Conservation Agriculture Systems Innovation
University of California
Conservation Agriculture Systems Innovation

list of quizzes

August 30, 2017 - Quiz #99

Folks, 

We're going to put an end to CT Crop Quiz #99 right now due in part to the flurry of comments, concerns and wrong answers that came in, - everything from “This quiz is too hard,” to “You're too tightfisted with the $100 awards.” So to end this one now, - which I said was a bit of a weird one anyway, - here are the answers to the quiz questions. We'll need to wait for quiz #100 for a possible winner, I guess.

Jeff

 

From August 27, 2017

 

Folks,

OK. We've got a bit of a weird one here today in CT Crop Quiz #99.

Everyone by now knows the rules. Be the first to answer the following questions correctly and you'll receive our Workgroup's legendary $100 cash award at an upcoming event. Any CASI members directly associated with this quiz photo or any of their family members are not eligible to take part in the quiz process and will be disqualified from consideration.

 

Quiz 99 pic1
Quiz 99 pic2
What form of CT is shown in the attached photo?

An odd one here maybe. Following an early-season corn silage harvest, it was a one-pass harrowing tool and then a corn planter going right back over the planting beds and corn stubble line to establish the double corn crop. So, technically, - the spouse of the farmer who did this told me that they ‘clawed' the sparse residue from the first corn crop with a spike-toothed harrow to just loosen up the surface soil a bit, and then planted right into the first corn crop's stubble.

 

What is the CT-planted crop shown in this photo?

corn

 

How was this CT crop actually established? (What specific operation(s) were used?)

Following a harrow operation to loosen up the soil surface, the second corn crop was planted into existing corn lines and beds

 

Name the nearest US town to where this CT crop photo was taken.

Kingsburg, CA

 

What is the nearest street intersection adjacent to the field where this photo was taken?

SE corner of Mendocino Avenue and Kamm Avenue

 

Using the old definition for “CT,” would this field even be considered “CT?”

No. There is not much surface residue at all in this field. It therefore wouldn't conform to the old definition for “CT” that talked about the need for > 30% surface residue after planting time. In fact, it was pointed out to us by longstanding good colleague and CASI supporter, Don Reicosky, that we out to move forward and update ourselves with these “CT Crop Quizzes” a bit and not hang onto the outdated and confusing “CT” terminology. Please see Don's suggested reading that is attached. – I fully agree and henceforth, we'll move forward with the broader term, “conservation agriculture.” But this field and these photos are still then not a true representation of CA, as we know.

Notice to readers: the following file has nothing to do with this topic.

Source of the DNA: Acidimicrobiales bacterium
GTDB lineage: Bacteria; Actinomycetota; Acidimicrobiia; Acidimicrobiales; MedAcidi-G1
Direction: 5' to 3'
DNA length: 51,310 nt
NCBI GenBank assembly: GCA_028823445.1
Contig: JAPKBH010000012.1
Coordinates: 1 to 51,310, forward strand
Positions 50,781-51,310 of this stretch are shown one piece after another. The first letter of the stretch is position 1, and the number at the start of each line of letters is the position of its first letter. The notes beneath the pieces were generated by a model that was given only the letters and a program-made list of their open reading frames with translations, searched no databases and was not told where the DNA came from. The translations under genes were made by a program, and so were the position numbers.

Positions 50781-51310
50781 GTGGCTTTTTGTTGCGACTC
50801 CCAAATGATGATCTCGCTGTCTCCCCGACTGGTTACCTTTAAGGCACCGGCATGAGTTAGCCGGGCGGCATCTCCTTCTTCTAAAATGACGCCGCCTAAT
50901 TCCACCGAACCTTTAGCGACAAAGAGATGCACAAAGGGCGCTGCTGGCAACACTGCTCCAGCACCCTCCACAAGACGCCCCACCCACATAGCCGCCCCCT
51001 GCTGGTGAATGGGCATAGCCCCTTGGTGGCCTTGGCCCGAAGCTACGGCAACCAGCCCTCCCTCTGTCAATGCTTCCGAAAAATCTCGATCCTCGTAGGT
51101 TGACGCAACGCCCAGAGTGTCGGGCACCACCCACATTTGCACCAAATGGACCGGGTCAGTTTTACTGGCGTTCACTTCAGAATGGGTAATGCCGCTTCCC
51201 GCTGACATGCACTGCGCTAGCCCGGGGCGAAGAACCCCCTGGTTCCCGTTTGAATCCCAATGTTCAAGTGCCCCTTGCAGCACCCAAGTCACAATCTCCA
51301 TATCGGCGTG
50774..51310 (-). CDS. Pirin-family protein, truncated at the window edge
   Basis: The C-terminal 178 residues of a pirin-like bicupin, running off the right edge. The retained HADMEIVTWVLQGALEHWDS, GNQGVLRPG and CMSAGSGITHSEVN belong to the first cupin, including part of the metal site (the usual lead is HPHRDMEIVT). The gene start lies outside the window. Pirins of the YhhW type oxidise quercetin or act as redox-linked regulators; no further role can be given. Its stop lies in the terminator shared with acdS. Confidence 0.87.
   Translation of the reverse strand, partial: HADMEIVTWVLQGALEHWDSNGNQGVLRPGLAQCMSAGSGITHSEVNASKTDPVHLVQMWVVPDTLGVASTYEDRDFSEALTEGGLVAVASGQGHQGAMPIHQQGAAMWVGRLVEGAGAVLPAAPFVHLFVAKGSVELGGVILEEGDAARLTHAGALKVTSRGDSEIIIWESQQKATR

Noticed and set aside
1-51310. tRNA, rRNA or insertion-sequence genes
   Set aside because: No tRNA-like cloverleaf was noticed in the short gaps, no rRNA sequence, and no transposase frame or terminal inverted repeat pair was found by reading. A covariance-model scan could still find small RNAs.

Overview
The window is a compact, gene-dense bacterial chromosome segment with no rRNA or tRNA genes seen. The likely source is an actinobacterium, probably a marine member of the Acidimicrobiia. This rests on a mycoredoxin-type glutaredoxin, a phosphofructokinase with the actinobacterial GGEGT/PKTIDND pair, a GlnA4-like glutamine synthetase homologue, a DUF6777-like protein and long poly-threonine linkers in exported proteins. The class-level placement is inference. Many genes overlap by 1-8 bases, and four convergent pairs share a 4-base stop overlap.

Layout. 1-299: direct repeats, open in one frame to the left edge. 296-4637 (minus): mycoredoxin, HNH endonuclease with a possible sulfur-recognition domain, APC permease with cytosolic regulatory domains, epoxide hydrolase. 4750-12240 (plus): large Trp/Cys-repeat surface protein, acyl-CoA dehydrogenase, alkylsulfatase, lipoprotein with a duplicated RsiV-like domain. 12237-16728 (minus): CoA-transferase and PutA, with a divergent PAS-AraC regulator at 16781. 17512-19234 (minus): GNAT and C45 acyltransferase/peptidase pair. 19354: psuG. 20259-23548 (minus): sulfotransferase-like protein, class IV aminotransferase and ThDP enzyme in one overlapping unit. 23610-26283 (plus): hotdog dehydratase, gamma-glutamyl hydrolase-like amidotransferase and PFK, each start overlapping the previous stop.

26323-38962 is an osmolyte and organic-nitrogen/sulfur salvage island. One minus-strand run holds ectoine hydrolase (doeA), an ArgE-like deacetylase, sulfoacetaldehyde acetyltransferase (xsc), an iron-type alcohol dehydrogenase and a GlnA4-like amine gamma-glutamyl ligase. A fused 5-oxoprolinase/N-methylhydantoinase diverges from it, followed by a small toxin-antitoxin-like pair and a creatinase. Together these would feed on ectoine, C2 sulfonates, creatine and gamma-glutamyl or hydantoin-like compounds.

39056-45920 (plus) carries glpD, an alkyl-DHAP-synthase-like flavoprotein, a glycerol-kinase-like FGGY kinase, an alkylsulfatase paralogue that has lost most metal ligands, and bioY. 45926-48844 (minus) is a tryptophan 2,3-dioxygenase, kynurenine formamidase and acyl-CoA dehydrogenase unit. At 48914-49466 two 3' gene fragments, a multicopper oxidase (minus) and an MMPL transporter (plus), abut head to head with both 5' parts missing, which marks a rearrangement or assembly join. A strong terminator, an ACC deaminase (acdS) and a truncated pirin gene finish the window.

All the best,

Jeff

 

 

Quiz 99.Conservation Till  is not CA JSWC 103 Sep2015 galley proof (2)
Quiz 99.Conservation Till is not CA JSWC 103 Sep2015 galley proof (2)

Posted on Wednesday, August 30, 2017 at 1:06 PM

August 27, 2017 - Quiz #97

Again, unfortunately no winners for CT Crop Quiz #97. Answers are below.

 

From June 17, 2017

Folks,

On the heels of last month's admittedly tough CT Crop Quiz #96, here you go with yet another installment in our series of conservation agriculture challenges. As always, be the first to answer the following questions correctly and you'll receive our Workgroup's legendary $100 cash award at an upcoming CASI event.

 

Quiz 97 pic
What form of CT is shown in the attached photo?

no-tillage cotton seeding

 

What is the CT-planted crop shown in this photo?

cotton

 

What were the reasons for planting this CT crop in this manner and context?

to double crop following wheat, increase crop income

 

Name the nearest US town to where this CT crop photo was taken.

Goodyear, AZ

 

For about how long have the CT planting seeding techniques that are shown in the quiz photo been used at this planting site?

twenty years

 

A You tube video on this CT planting field is available at https://youtu.be/04XJR1tzuGI

All the best,

Jeff

 

Posted on Wednesday, August 30, 2017 at 1:00 PM

June 17, 2017 - Quiz #96

Unfortunately, we had no winners for CT Crop Quiz # 96. This one might have been a more challenging quiz due to the image that was circulated and it no doubt frustrated many folks who routinely participate in our quiz series. Here are the answers for CT Crop Quiz #96.

 

Quiz 96 pic1
What form of CT is shown in the attached photo?

This was an example of no-till planting.

 

What is the CT-planted crop shown in this photo?

Garbanzo (Cicer arietinum)

 

Quiz 96 pic2
What were the reasons for planting this CT crop?

To evaluate opportunities for saving money, sustaining reduced disturbance, high residue production options in California's San Joaquin Valley, to diversify crop entries in the long-term NRI Project in Five Points, CA

 

Name the nearest US town to where this CT crop photo was taken.

Five Points, CA 93624

 

What was special about the planter that was used for this CT crop?